The National Association of Realtors® (NAR) reports that the continuing change in transportation habits and patterns will affect the way we build cities, roads, and houses. And much of it is due to generational change.

“In the 1990s, 95 percent of 16 year-olds had a driver’s license. Today, that number is just 76 percent,” said Chad Curry, director of Center for REALTOR® Technology at the National Association of Realtors®. “Today’s youth are already finding new ways to move around that don’t involve a privately owned vehicle.”

And to add this prediction: by the year 2030, 70 percent of the world’s population will live in urban environments.

Curbed reported that 2017 was a turning-point year for transportation and real estate: the rise of electric and autonomous vehicles, the success of light rail, the increase in pedestrian-and-bike-friendly areas, and the crumbling of our infrastructure is making the future look less like the past.

National Real Estate Investor reports that ease of transportation is a major deciding factor for tenants when making location decisions. Employers know that their staffs want an easy, effortless commute, so companies are looking where the young workforce is already living. Properties near public transportation is a huge plus, particularly buses and light rails.

Of course, locating your businesses where the workforce lives means locating near residential areas. Those neighborhoods must offer the design, amenities and lifestyle options that attract the right employees — often easier said than done. To complicate matters further, young, single employees may want an urban live/work/play environment, but slightly older, married employees with families may prefer a more suburban landscape.

Also rising: driverless cars (automated vehicles, or AV). New legislation is currently being drafted and debated regarding how AV will legally move forward.

“Automated cars won’t simply help alleviate traffic, but will also make roads safer,” said Benjamin Lewis, an innovation manager and future of mobility expert for Liberty Mutual Insurance. “The overwhelming number of crashes, 94 percent, are attributed to human error. A reduction in human error will lead to fewer accidents, deaths and injuries. Drunk, distracted and tired driving will be a thing of the past.”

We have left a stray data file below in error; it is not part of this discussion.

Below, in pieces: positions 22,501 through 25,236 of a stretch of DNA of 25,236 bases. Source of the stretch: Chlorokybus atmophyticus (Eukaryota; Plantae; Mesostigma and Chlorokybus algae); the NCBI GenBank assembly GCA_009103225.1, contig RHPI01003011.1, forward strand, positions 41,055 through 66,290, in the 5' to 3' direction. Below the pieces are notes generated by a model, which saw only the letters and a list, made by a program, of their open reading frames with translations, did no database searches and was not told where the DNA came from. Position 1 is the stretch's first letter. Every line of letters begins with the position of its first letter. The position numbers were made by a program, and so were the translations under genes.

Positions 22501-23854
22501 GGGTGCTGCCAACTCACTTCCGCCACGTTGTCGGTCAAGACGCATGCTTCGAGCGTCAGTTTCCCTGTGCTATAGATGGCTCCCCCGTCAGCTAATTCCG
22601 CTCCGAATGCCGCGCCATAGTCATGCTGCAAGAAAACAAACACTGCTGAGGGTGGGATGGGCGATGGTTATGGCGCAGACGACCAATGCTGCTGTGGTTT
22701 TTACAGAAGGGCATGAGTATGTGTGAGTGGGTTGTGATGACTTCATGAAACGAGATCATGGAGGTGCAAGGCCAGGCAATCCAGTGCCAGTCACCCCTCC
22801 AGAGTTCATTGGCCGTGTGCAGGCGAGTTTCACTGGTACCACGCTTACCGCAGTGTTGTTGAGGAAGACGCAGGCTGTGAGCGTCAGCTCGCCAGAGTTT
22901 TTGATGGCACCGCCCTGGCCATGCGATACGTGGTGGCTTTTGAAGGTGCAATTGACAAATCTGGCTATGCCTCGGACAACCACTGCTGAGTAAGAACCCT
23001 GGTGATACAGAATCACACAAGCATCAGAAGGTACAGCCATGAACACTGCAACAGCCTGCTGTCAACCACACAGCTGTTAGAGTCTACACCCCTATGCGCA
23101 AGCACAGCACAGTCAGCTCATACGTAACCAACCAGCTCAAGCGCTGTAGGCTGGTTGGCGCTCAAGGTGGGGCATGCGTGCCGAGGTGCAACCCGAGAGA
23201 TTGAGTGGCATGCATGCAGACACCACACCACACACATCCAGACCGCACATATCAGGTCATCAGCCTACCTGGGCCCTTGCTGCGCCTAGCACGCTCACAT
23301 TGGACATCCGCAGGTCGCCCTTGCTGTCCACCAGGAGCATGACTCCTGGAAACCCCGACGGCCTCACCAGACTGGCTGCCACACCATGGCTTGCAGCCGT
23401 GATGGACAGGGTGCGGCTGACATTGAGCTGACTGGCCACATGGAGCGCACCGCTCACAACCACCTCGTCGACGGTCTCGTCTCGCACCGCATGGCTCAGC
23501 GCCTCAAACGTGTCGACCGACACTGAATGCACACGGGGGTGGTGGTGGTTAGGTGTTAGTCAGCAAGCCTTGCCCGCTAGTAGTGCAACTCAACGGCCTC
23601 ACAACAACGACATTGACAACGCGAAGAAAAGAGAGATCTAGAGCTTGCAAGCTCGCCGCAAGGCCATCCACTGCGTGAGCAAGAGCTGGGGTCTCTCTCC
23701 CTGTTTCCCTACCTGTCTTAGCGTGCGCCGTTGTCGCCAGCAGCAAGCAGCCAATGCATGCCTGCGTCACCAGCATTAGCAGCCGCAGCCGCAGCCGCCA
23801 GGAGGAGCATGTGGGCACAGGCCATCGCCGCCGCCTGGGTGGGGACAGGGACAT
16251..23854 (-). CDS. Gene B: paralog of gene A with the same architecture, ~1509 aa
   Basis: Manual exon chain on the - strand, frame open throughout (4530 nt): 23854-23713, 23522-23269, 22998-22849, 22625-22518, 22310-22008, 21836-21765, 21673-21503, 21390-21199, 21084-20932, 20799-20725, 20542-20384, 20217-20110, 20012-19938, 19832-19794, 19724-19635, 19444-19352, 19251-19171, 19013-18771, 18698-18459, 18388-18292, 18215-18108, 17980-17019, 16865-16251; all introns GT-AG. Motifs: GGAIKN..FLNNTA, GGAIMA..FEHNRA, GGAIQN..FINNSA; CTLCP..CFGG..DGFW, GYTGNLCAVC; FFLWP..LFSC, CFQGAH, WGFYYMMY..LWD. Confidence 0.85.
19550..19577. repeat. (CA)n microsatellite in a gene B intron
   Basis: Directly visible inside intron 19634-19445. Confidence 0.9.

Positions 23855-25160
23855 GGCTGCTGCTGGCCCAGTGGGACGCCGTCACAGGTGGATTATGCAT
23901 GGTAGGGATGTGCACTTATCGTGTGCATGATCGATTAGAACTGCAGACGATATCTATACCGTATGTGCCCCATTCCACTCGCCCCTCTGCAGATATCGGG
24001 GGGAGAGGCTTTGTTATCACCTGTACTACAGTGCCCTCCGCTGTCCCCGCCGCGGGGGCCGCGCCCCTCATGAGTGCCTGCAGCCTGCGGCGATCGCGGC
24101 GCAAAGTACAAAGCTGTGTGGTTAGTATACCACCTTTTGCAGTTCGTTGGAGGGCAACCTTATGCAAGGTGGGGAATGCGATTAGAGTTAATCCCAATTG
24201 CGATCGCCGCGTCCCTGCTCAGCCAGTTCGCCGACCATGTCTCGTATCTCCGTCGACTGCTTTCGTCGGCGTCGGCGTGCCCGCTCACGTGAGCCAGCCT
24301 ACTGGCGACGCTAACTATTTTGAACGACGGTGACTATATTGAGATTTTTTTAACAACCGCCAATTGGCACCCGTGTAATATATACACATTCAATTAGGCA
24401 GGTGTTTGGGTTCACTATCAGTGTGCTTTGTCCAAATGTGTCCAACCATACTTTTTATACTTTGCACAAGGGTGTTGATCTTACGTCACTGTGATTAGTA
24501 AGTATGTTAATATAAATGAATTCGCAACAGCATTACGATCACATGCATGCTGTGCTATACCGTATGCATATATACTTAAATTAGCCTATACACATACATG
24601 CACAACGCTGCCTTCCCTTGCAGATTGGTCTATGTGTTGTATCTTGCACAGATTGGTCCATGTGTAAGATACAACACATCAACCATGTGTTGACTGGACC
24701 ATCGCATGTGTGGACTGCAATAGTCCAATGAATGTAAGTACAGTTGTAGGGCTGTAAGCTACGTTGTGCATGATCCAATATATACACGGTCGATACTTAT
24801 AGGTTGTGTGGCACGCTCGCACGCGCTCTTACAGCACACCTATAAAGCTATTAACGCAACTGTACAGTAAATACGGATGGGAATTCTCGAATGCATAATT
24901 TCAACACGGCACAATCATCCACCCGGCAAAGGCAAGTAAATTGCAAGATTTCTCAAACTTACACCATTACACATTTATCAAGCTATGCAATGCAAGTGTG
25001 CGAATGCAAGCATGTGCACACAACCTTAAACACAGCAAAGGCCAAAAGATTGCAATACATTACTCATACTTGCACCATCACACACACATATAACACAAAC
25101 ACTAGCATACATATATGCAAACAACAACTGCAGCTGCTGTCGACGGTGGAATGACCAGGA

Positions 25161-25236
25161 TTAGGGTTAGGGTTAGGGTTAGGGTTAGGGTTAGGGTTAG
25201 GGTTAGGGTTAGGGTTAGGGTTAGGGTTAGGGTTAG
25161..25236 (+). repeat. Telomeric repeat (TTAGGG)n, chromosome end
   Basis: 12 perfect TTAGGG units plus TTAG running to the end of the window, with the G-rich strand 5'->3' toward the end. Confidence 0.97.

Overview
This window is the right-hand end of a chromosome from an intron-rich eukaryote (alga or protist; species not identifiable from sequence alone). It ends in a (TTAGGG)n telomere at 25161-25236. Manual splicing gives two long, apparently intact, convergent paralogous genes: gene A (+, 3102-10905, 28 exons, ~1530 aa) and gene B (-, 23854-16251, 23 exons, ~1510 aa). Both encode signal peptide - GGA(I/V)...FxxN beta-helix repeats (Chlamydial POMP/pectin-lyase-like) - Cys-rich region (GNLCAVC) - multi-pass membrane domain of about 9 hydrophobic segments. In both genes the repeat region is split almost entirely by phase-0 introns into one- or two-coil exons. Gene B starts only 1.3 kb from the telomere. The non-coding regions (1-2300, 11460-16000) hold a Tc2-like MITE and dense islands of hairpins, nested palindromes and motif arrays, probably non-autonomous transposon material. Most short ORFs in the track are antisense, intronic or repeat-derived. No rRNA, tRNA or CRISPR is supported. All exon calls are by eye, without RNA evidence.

Curry also pointed out that, “Cars could be designed to be used as mass transit in the morning and moving lounges in the evening. They could be turned into small mobile offices – are we looking at the real estate office of the future?”

Bisnow reports that the rise of AV may actually alter the future of public transportation as we currently know it. Avison Young Managing Director, Rand Stephens, told Bisnow that he is a believer in autonomous vehicle technology and pushes for municipalities to embrace the innovations made in transportation. This is in-contrast to continuing to invest in traditional mass transit infrastructure.

“It is increasingly apparent that these transit systems will become obsolete as autonomous vehicle options develop into viable alternatives,” he said.

Stephens also stated that Houston’s lack of public transportation is one of the reasons that caused the city to be passed over as Amazon’s second headquarters.

The Urban Land Institute (ULI) writes that the increased popularity of ride sharing (Uber, Lyft) will be game changers for both real estate and cities. One example: Rather than build a needed parking garage, Summit, New Jersey partnered with Uber to subsidize residents’ rides to and from a train station. The Uber program, in just a decade, will cost the city $2 million. Compare that to the $15 million it would cost to build the parking structure.

At its 2017 ULI Fall Meeting, it was discussed that industries such as self-storage, billboards, and low-quality retail could be negatively affected, while high-quality retail could be winners by converting existing parking into new commercial or residential space.

Keep in mind that this transportation revolution cannot be organically grown. It must be carefully coordinated by municipal transportation planners; otherwise, a city could see chaos, congestion and sprawl. Los Angeles Department of Transportation general manager, Seleta Reynolds, said that ride sharing and automation must work in conjunction with mass transit instead of working to replace it. Automation, shared rides and electrification must progress together for transportation changes to work efficiently.

“If any one of those or any two of those things rise without the others, we’re in for quite a bit of negative consequences,” she said.


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